ALL THE BROKEN MUG PROJECTS, Y’ALL.

I AM NOT CRAZY.  I AM NOT ALONE.

So many ideas of things to do with chipped or broken or without a handle mugs.  It was a bit overwhelming, a little out there, and very encouraging that I’m not the only one who can’t let go.

Because honestly, our mug collection can tell some stories, people.  And some of them are worth telling again.

Tonight I’m giving a shout out to Pinterest.  It’s another happy place for me.  I have even grown to appreciate that when I arrive, they have a whole new set of ideas for me to look at, based on what I’ve pinned before–“Picked for You.”  Well, aren’t you thoughtful?  Thank you, Pinterest.

As for the rest of you mug hoarders, much love.  I get it.  You are in good company.  Let’s sit and enjoy our coffee or tea together and share a toast to the mugs and the stories behind them.  (But let’s don’t clink them together, no need to go crazy and risk any more cracks and chips, y’all.)

Love to all.

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My poor “Thistle Farms” mug right after it was chipped before I washed it with my tears. Just kidding. I used a washrag. It’s all clean now. And sitting waiting to get the verdict on what comes next.

 

The Question She Always Asked

Tonight I’m sitting with my Mama, as I remember her and struggle to fully grasp how long it has been since I heard her voice aloud.

Three years.

And tonight as I am struggling to let some things go and not put back together pieces from some other things, I can hear her asking the question she always asked us.  Whether it was schoolwork or housework or outside chores or a project or apologizing for a wrongdoing, she would ask,

“Did you do your best?”  

If we were able to honestly answer “Yes ma’am,” grace abounded.  She was okay with almost anything as long as we had no kidding, no holds barred tried our very best.

Mama was all about doing the best we could do in any given situation.  It was something she taught us and expected.

Our best.

Some days that might still look pretty broken, but as long as we had “applied” ourselves (another turn of phrase she liked) and given it our “all,” Mama was pleased.  It might follow that we would still have some work to do towards a resolution, but still.  Our best was all she ever asked.

Not THE best.  Our best.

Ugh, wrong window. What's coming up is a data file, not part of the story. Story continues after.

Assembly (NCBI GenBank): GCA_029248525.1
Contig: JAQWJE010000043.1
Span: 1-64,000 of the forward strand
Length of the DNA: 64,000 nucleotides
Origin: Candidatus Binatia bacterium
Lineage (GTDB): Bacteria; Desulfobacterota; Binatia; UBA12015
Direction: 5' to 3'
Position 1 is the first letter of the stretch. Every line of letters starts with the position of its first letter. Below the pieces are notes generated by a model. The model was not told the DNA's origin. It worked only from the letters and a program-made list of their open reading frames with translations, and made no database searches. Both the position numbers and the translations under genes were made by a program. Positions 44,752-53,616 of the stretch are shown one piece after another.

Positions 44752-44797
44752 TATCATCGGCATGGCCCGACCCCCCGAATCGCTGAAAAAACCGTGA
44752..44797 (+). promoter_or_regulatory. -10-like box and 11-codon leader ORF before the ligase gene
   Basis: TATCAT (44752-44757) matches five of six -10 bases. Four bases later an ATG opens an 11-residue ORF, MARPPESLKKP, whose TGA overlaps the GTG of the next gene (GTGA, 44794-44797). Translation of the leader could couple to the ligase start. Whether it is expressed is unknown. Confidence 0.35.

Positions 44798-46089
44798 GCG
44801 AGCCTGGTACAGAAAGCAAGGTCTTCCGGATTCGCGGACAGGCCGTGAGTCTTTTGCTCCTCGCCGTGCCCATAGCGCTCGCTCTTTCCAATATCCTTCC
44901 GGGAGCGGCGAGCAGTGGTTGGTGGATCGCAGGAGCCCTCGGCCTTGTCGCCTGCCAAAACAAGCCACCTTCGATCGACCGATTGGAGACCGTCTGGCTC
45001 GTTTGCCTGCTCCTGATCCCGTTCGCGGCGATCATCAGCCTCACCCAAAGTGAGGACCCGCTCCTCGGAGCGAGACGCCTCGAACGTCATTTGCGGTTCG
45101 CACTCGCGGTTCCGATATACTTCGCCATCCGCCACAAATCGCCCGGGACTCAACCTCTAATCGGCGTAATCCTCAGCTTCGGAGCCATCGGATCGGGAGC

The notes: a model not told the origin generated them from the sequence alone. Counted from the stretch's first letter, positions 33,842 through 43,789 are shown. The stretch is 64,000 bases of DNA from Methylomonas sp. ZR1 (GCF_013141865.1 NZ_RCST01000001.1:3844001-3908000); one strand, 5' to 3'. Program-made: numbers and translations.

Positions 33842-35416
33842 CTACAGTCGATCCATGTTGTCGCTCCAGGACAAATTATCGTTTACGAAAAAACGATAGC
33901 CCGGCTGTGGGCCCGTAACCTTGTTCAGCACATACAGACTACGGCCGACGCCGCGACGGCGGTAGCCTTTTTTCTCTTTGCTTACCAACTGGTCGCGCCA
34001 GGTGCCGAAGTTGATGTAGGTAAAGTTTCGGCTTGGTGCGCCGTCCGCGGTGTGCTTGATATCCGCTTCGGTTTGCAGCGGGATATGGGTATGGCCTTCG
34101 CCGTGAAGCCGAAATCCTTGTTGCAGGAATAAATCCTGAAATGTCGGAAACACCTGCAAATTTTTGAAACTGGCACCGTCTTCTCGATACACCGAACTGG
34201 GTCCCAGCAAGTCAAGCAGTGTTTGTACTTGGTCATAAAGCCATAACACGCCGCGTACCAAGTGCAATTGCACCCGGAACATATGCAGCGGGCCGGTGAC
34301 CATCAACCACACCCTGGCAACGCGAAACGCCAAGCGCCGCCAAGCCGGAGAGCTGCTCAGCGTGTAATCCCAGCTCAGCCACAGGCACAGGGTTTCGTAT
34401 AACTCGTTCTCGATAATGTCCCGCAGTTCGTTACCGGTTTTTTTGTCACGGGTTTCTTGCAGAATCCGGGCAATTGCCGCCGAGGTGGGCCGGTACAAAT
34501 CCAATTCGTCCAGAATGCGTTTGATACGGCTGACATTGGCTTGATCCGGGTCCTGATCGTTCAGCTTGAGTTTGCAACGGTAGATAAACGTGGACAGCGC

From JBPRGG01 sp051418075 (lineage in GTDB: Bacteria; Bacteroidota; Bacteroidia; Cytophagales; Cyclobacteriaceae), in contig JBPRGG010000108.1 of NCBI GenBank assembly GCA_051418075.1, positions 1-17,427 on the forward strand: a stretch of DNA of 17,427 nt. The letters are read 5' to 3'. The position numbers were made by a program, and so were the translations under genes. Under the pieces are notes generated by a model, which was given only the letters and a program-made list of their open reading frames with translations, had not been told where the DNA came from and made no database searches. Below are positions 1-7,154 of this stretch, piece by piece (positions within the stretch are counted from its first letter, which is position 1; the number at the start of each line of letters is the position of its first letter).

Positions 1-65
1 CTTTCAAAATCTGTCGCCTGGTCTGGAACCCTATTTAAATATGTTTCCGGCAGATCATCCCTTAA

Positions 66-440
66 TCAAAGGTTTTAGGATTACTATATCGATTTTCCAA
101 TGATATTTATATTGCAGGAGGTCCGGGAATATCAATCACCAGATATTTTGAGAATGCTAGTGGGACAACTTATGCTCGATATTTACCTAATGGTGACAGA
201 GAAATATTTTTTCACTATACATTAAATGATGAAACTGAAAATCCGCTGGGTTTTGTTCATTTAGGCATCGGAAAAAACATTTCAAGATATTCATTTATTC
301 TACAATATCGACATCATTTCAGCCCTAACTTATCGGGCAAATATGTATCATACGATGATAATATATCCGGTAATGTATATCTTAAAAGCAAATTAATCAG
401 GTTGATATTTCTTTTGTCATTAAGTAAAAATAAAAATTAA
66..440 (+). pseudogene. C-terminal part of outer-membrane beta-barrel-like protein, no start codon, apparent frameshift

Tonight I needed that grace.  I’m thankful to Mama for reminding me of it.  I can’t fix all the things I want to.  I don’t have the time to make all the good things happen I’d like to make happen.  I was grumpy a few times today and wish I hadn’t been.  I didn’t get all the clothes folded that are on the couch.  There are a couple of dishes in the sink that will likely stay there until morning.   I cried twice today over things I can’t change.  I forgot to thank my neighbor for driving me this evening.

But I can say, pretty much, that overall, yes ma’am, I tried my best.  And when I came to that realization, I felt a weight lift.  (And I’m pretty sure I felt my Mama patting me on my back, but that’s another story.)  As long as we can end a day by saying we’ve done the best we could do with what we had in front of us–well, then, I’m calling that a win, how about y’all?

Love and grace to all.

 

You Can’t Make This Stuff Up…..But I Tried

Being the oldest of four siblings in the dark ages before internet access, I got to make up a lot of stuff. Stuff that may or may not have been true.  Stuff that the ones listening to me really couldn’t verify or denounce without going to Mama and Daddy.

Yeah, there were days that I was that sibling.

Summers get long and hot in Georgia, y’all.  Without AC you kind of have to make your own fun.

Mostly I would tell my sisters, especially Mess Cat, about celebrity relationships.  I don’t know why it mattered, but on those hot summer afternoons when we tried to do as little as possible since sitting still you would still sweat puddles, it was Something. To. Do.

It started with true stories.  About who was married to whom, like Gil Gerard (Buck Rogers) and Connie Sellecca.  Or who had been in what movie with whom way back when before they became famous.  Then the imagination would take off and I’d be making up all kinds of stories.  Inevitably, I’d cross a line–it always happened.  That line that would cause Mess Cat to glance at me sideways and cut her eyes just so, squinting, thinking.  I would hold my face still and just about hold my breath, hoping she wouldn’t see through my stories.

But she did.  Some days it took longer than others, but she always did.  Sometimes I’d continue to feign innocence for days, but eventually she found me out.

Oh the fun of the good ol’ days.

So it was that yesterday after the ball game (I watched that whole fourth quarter of the Seahawks/Panthers game–I’m a fourth quarter kind of girl, but that’s a story for another night), the TV was still on, and I was focused on what I had been working on.  I think I was crocheting another  stripe on my temperature blanket.  Whatever it was, my attention was not on what was on TV until I stood up to turn it off and leave the room.  It was then that I saw two men on the screen with the same last name.

My mouth dropped open.

It actually fell open.  I was frozen in place for a moment.  WORLDS COLLIDED.

Growing up we did watch CHIPS.  My favorite was not Erik Estrada’s “Ponch” character or Jon Baker, though they both were entertaining enough.  My favorite was Robert Pine’s character.  For whatever reason, I just really liked him best.  When I looked up at the screen yesterday, Robert Pine was pictured there. But it was the young man next to him that made my mouth drop.